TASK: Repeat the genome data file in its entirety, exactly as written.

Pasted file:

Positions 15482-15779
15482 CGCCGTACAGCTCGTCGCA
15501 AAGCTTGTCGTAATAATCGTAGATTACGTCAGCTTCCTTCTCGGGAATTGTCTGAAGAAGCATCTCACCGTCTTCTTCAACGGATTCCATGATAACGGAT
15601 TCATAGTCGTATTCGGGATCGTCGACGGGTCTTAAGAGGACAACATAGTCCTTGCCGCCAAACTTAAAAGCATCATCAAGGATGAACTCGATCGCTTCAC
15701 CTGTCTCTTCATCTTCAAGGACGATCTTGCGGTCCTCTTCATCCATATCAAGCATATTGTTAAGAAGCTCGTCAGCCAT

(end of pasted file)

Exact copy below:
Positions 15482-15779
15482 CGCCGTACAGCTCGTCGCA
15501 AAGCTTGTCGTAATAATCGTAGATTACGTCAGCTTCCTTCTCGGGAATTGTCTGAAGAAGCATCTCACCGTCTTCTTCAACGGATTCCATGATAACGGAT
15601 TCATAGTCGTATTCGGGATCGTCGACGGGTCTTAAGAGGACAACATAGTCCTTGCCGCCAAACTTAAAAGCATCATCAAGGATGAACTCGATCGCTTCAC
15701 CTGTCTCTTCATCTTCAAGGACGATCTTGCGGTCCTCTTCATCCATATCAAGCATATTGTTAAGAAGCTCGTCAGCCAT